Do people know about the biodiversity emergency before spraying the poisonous chemical glyphosate – widely available in local shops in Ireland – all over the declining pollinators’ food, destroying it? If people knew dandelions were of vital importance to pollinators in decline, would they create the dead orange mess outside their homes?

The point I’m making here is we need to take care of biodiversity generally, from the tiniest of insects to the greatest of oak trees. The first step to taking care of anything is education. Most adults don’t know which trees are native to Ireland or which native flowers rare butterflies living in their area feed on. While some grassroots projects are doing their best to reach the population, there needs to be a government-led educational campaign on the other emergencies we are facing, the climate and biodiversity emergencies. We all received booklets telling us how to wash our hands, sneeze into our arms and dispose of our tissues. Now the country needs booklets about what kinds of trees support biodiversity, which species are endangered and what we can do to bring them back.

And if you’re wondering why biodiversity matters, the answer is very simple. Because we are part of it. We are just one more species, and although we have taken over most of the planet now, we need to realise that if we don’t look after the other species who are now struggling here, we too will struggle and may even become extinct.

So I would ask our elected representatives to please create an emergency campaign around climate and biodiversity, a booklet to every door, restrictions on glyphosate and a lot more to promote a healthy environment for us all to thrive.

* * * * *

Theresa O’Donohoe,

Covid-19 has shown us what communities can do in a crisis as well as how government can trust, respond and support that. Local people played a major part in shaping the national response as teams of people who care passionately about their community jumped into action. They have been working voluntarily for hours on end to make their community safe.

As well as the amazing capacity of our volunteer force, our communities are made up of invaluable front-line workers, innovative teachers, capable students, friendly neighbours, creative entertainers and more, who have all learned to transfer online.

Covid-19 demonstrates how we should act in an emergency. The national health officials deliver the facts every day. The stark reality and required actions were posted to every house and are publicised on every media platform available. People are empowered to understand the gravity of the situation and act accordingly. People are trusted with the information and their capacity to act. The same approach must be adopted for the climate and biodiversity emergencies.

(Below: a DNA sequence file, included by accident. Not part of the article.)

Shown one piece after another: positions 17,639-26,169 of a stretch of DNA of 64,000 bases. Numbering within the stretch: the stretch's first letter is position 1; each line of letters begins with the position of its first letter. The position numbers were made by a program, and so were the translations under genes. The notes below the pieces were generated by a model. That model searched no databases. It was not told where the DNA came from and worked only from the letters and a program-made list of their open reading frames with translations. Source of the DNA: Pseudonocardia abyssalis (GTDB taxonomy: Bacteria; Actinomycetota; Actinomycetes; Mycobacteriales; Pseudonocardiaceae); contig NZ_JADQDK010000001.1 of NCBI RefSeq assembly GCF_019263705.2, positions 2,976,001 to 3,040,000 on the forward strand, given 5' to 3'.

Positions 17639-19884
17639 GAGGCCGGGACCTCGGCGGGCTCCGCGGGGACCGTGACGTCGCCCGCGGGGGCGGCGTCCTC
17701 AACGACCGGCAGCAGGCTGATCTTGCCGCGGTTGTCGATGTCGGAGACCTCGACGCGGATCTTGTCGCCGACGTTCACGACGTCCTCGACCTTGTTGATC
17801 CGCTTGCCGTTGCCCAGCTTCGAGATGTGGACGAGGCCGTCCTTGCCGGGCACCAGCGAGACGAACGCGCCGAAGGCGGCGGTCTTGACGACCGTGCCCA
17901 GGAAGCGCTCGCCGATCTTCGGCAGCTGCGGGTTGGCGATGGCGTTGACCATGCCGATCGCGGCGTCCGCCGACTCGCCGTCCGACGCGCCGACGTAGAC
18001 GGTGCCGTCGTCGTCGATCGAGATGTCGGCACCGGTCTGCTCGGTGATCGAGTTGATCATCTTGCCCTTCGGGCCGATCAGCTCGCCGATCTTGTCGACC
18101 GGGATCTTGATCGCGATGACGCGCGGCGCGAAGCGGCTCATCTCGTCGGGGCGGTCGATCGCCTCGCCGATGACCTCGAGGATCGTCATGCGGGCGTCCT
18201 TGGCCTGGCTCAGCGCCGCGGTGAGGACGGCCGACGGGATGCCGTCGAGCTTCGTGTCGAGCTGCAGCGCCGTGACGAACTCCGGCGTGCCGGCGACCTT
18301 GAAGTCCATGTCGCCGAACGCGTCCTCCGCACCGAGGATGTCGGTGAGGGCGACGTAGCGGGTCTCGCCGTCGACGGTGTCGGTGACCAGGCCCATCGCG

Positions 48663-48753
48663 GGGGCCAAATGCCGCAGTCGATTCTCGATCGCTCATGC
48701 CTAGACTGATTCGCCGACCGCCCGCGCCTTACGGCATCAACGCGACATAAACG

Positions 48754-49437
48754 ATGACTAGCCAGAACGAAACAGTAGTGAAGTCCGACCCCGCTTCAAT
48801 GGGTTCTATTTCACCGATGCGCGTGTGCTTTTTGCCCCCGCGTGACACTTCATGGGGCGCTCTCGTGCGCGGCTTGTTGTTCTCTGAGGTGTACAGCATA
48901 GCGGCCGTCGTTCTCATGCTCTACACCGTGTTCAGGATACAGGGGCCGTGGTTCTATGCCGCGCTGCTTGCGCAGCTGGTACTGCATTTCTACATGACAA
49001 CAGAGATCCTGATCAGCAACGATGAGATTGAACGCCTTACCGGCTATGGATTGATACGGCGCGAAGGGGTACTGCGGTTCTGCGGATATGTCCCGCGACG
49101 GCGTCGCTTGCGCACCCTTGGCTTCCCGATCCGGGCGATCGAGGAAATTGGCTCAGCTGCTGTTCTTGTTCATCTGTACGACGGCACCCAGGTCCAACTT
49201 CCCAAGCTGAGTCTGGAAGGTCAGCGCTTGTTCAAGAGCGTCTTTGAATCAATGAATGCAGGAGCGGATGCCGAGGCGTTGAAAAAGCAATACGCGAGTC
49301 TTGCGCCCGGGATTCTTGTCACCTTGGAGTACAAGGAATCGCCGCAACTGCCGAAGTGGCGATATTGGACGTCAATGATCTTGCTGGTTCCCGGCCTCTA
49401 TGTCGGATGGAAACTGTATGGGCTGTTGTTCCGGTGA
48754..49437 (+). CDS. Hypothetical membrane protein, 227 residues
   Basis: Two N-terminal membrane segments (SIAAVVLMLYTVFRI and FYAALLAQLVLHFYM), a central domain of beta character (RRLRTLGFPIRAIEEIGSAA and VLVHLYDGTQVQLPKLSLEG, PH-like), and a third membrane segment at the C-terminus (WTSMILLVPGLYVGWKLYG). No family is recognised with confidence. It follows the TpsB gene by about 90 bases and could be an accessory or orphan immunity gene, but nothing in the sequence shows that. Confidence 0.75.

Town councils were abolished in 2014. We need an alternative, with a sustainable development remit, that can co-ordinate emergency response teams. Pandemics are one of many anticipated challenges in the climate and biodiversity emergencies. Being prepared for them is one aspect of the response required. Taking steps to slow them down is another. Local teams are the driving force we need.

We need a national awareness raising campaign telling the truth about the climate and biodiversity emergencies. We need sustainable development and emergency response plans in every single community. We need to build local resilience to ensure our capacity to cope with future shocks.

A government that leads the country on a resilient pathway would be my silver lining. Taking steps now to tell the truth about our predicament, facilitate communities to discuss the challenges and support the actions they decide to take. The policy to support this exists but the political will doesn’t. We need our decision makers to trust the people, trust communities, to shape the national response to the climate and biodiversity emergencies.

* * * * *

Ronan Summerly,

Throughout 25 years as a gigging musician, I have had busy spells and breaks for different reasons but live music was always a constant. As a performer and punter this is the first time that there has been silence.

Some solos artists can perform online from home but if you operate as a full band that may not be an option so all you can do is wait and look forward to a resumption. Another issue is in what capacity live performance can return, as it may not be profitable to feature live music with a very limited audience.